South Asian Film Festival (Montreal)

An eclectic mix of award-winning films from the Indian subcontinent and its diaspora
Kabir Centre for Arts & Culture
The South Asian Film Festival of Montréal, 6th edition
Friday, November 4 – Sunday, November 6
Click HERE for all film descriptions and trailers

Kabir Centre for Arts & Culture is pleased to announce the 6th edition of the South Asian Film Festival of Montréal (SAFFMontréal), organized in collaboration with the Mel Hoppenheim School of Cinema of Concordia University, on November 4, 5 and 6. This innovative festival presents an eclectic choice of inspiring and thought-provoking films made in the countries of the Indian subcontinent (India, Pakistan, Bangladesh, Nepal, Sri Lanka, Afghanistan and Maldives) and its diaspora. These engaging and entertaining films have their focus on South Asia; while at the same time compel audiences to realize how much there is in common among cultures throughout the world, identifying both shared life-struggles and joys. Admission is free, with donations gratefully appreciated. Discussions are held after each screening.

The South Asian Film Festival will be presenting 17 films this year; short and long, documentaries and feature films, including comedy, drama and music. All films are subtitled in English and explained in French, with various original languages such as Urdu, Hindi, Tamil, Marathi, Malayalam, Bengali and English, as well as silent films, making them accessible to as many people as possible. The films have been carefully chosen from more than 1000 entries and all screenings will be followed by a talkback between spectators and a panel of experts. Directors for some of the films will be present, other times the directors will interact with the audience via Skype. Most of the films are recent and have won awards at international festivals. As in previous years, the films are drawn from different parts of the Indian subcontinent; recognized as the largest producers of films on the planet.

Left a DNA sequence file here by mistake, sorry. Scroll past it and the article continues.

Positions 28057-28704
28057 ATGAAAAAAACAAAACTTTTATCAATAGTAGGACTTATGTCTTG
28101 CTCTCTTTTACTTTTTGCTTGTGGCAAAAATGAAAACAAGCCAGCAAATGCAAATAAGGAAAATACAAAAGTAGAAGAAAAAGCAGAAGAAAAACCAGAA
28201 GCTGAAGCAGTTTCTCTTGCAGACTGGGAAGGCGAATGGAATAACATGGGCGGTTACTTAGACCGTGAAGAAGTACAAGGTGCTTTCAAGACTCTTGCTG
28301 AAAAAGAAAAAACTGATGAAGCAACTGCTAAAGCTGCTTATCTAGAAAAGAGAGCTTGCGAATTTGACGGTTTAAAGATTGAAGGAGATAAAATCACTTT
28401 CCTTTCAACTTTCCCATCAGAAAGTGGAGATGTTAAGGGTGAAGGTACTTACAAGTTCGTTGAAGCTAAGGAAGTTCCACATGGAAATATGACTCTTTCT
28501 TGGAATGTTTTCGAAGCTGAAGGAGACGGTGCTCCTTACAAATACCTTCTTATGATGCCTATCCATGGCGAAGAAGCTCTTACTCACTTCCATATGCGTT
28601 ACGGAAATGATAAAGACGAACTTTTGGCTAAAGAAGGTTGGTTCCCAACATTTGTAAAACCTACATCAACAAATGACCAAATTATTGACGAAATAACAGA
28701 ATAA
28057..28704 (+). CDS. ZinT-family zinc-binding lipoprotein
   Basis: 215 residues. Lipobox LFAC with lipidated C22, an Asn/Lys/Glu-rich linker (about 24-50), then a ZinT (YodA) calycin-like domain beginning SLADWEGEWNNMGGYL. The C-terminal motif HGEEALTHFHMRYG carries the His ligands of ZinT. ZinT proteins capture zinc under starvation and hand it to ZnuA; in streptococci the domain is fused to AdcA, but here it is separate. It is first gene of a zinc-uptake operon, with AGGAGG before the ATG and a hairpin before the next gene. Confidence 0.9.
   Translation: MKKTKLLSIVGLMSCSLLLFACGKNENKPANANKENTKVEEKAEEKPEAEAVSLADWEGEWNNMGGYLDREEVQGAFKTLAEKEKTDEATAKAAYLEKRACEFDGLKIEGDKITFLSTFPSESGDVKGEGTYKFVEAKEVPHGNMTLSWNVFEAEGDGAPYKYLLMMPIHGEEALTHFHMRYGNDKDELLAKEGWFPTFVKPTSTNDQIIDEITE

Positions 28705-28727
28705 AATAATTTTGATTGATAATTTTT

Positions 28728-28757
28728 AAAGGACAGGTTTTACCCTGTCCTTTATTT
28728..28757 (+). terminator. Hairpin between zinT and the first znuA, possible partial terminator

Refugee Hotel (Montreal)

Refugee HotelThe Refugee Hotel
Written by Carmen Aguirre, Directed by Paulina Abarca-Cantin
A dark comedy about exile, love and the Canadian resettlement experience

Oct. 26-Nov. 13, 2016
Teesri Duniya Theatre at Segal Centre Studio
5170 Côte-Ste-Catherine Road, Montreal, Canada

The world’s refugee crisis looms large, affecting all walks of lives, generations and nations. This moving, dark comedy brings to life the consequences of exile, betrayal, torture and guilt, but it is ultimately about the strength of the human spirit and its power to heal. Here, Aguirre poignantly chronicles the story of a wave of Chilean refugees placed at a hotel in downtown Montreal following the aftermath of the brutal Chilean coup d’état of Sept. 11, 1973. The Refugee Hotel resonates with contemporary relevance and universality, exploring Canada’s ability to successfully accept, support and embrace refugees as new citizens.

The play is performed in English with Spanish surtitles. Continuing their mandate to encourage dialogue, the company will hold a talkback with invited guests after each performance.

Cette comédie sombre et touchante donne vie aux conséquences de l’exil, de la trahison, de la torture et de la culpabilité, mais est avant tout à propos de la force de l’esprit humain et de son pouvoir de guérison. Raconté par une jeune femme qui revit son enfance en pensées, Aguirre retrace de manière poignante l’histoire d’une vague de réfugiés chiliens qui sont placés dans un hôtel du centre-ville de Montréal, suite aux conséquences du coup d’état brutal au Chili le 11 septembre 1973. The Refugee Hotel résonne avec une pertinence contemporaine et universalité, explorant la capacité du Canada à accepter, supporter et adopter avec succès les réfugiés en tant que citoyens.

With/Avec: Charles Bender, Pablo Diconca, Braulio Elicer, Craig Francis, Ziad Ghanem, Shanti Gonzales, Juan Grey, Gilda Monreal, Sally Singal, Mariana Tayler and Vera Wilson Valdez

Segal Centre box office Halloween Special- Remember the souls from the refugee hotel: tickets for Sun. Oct. 30 8pm & Mon. Oct. 31 are 2-for-1 if purchased by Oct. 20 with the code word ‘refugee’.

IAMCR: Hegemony or Resistance? The Ambiguous Power of Communication (Montreal)

IAMCR: Hegemony or Resistance? The Ambiguous Power of Communication
July 12-16, 2015, Université du Québec à Montréal (UQAM), Canada

This year’s International Association for Media and Communication Research (IAMCR) conference theme seeks to explore the ambiguous relationship of communication towards hegemony and resistance. It relates, for example, to the various ways in which communication has been described not only as a value of our times – echoing an ideal for social transparency and communality – but also as a threat in terms of global domination. This ambiguity has prompted debates in academia about communication being at the same time a value and a tool, a space of consent and one of struggle, and having (more authentic) local and global dimensions.